PSA figures shows that a recovered agriculture, hunting, forestry, and fishing sector contributed a lot to the region’s economic performance. It regained its performance as it registered a 15.5 percent growth from a mere 4.3 percent in 2016.

The ARMM is predominantly agricultural, with a 56.4 percent industry contribution in the region’s economy. “The GRDP is a tool to measure the economy of each region. It covers the value of goods and services offered in the region,” Mangelen said.

The GRDP measures the goods and services produced in every region of the country. It is the basis for analyzing the regional distribution of the country’s Gross Domestic Product, including the industries and factors that contribute to the regional economies.

National Statistician Lisa Grace Bersales lauded the ARMM government’s effort to provide accurate information at the right time. “In behalf of the PSA, I congratulate the ARMM for the great economic performance and for helping us advocate for the right information. Ngayon nararamdaman na talaga ang pagbabago sa ARMM,” Bersales said.

Hataman noted that the region’s economic growth rate is truly remarkable in the ARMM’s history since its creation. “Yung mga imposible noon naging posible na ngayon. Masaya ako dahil mag iiwan tayo ng marka sa rehiyon bago ang transisyon sa Bangsamoro government,” he said.

He said the high economic rate is one of the gains following reforms in regional governance and bureaucracy since he assumed office in 2011, during which the ARMM recorded a low economic growth rate of negative 0.3 percent. “Inayos natin at patuloy na aayusin ang pamamahala at burukrasya sa rehiyon kaya naniniwala ako na tataas pa ito sa susunod na taon,” Hataman said.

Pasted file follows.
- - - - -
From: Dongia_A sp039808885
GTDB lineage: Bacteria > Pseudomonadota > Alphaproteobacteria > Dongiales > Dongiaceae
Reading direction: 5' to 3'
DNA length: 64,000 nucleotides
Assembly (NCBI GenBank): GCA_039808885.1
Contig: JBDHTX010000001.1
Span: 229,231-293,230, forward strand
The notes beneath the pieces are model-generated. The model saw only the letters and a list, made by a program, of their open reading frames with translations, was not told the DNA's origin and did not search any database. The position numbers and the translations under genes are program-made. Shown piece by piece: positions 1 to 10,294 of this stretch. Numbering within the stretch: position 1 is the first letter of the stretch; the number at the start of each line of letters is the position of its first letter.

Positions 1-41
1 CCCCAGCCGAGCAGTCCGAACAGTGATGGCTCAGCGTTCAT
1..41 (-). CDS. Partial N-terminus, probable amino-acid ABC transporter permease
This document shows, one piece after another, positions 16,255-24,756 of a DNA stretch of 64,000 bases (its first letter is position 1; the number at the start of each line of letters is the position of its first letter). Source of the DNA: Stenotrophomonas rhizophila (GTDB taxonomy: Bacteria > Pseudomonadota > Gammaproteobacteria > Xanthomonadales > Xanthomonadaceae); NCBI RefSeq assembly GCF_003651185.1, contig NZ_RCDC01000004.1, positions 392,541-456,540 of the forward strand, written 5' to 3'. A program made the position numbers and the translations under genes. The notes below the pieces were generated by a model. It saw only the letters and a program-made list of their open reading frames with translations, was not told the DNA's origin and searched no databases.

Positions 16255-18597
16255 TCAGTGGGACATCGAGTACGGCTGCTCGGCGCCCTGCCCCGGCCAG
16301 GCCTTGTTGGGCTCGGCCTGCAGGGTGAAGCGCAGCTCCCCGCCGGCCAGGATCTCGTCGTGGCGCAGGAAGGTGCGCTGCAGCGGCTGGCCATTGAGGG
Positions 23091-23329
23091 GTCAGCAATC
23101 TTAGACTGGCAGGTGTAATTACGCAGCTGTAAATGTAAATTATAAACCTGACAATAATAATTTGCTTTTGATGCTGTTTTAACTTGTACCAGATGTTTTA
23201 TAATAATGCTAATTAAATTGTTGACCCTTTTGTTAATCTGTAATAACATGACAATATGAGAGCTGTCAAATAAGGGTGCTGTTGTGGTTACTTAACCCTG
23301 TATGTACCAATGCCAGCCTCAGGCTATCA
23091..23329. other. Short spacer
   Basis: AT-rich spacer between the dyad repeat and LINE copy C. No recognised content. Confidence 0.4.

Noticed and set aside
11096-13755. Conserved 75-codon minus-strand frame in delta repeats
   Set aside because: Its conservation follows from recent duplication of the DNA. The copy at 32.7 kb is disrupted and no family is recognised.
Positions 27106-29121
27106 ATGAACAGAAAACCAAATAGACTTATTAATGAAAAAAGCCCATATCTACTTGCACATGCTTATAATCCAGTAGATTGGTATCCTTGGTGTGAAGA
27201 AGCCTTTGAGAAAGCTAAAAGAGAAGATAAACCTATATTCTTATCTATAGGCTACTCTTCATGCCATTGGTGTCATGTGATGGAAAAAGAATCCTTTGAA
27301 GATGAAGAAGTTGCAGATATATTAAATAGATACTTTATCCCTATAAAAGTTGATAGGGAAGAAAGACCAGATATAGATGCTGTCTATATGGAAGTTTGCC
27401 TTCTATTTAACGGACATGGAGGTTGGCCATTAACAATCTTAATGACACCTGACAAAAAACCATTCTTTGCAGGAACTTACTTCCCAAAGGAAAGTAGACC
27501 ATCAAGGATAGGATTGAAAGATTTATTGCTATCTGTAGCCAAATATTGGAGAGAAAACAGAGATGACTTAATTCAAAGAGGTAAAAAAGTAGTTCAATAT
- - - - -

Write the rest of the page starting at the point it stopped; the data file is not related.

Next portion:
The fishing subsector also showed remarkable growth from negative 8.7 percent to 4.5 percent.

“Ito ay dahil sa good weather condition, pagtaas ng seaweeds production at mataas na fisheries production. The regional government will also continue to provide livelihood projects to farmers and fisherfolks,” ARMM’s Bureau of Fisheries and Aquatic Resources (BFAR-ARMM) Director Janice Musali said.

The ARMM remains the largest producer of fish in the country with reported fisheries production of 4.3 million tonnes, and a seaweeds volume of 4.7 million tons in 2017.

The PSA-ARMM also noted the improved performance of the industry sector, which jumped to 10.3 percent from 5.7 percent. The industry sector covers mining and quarrying, manufacturing, construction, and electricity, gas and water supply.

Growth drivers in the region also included the service sector which improved to 9.6 percent from 8.2 percent.

The services sector, also referred to as tertiary sector, covers businesses that engage in transport, storage, and communication; trade and repair of motor vehicles, personal and household goods; financial intermediation; real estate, renting and similar business activities; public administration and defense; compulsory social sector; utilities; and other services.

In 2016, the region’s economy rebounded after a slower growth in the previous year. It posted positive 0.3% from negative 0.4% in 2015. (Bureau of Public Information)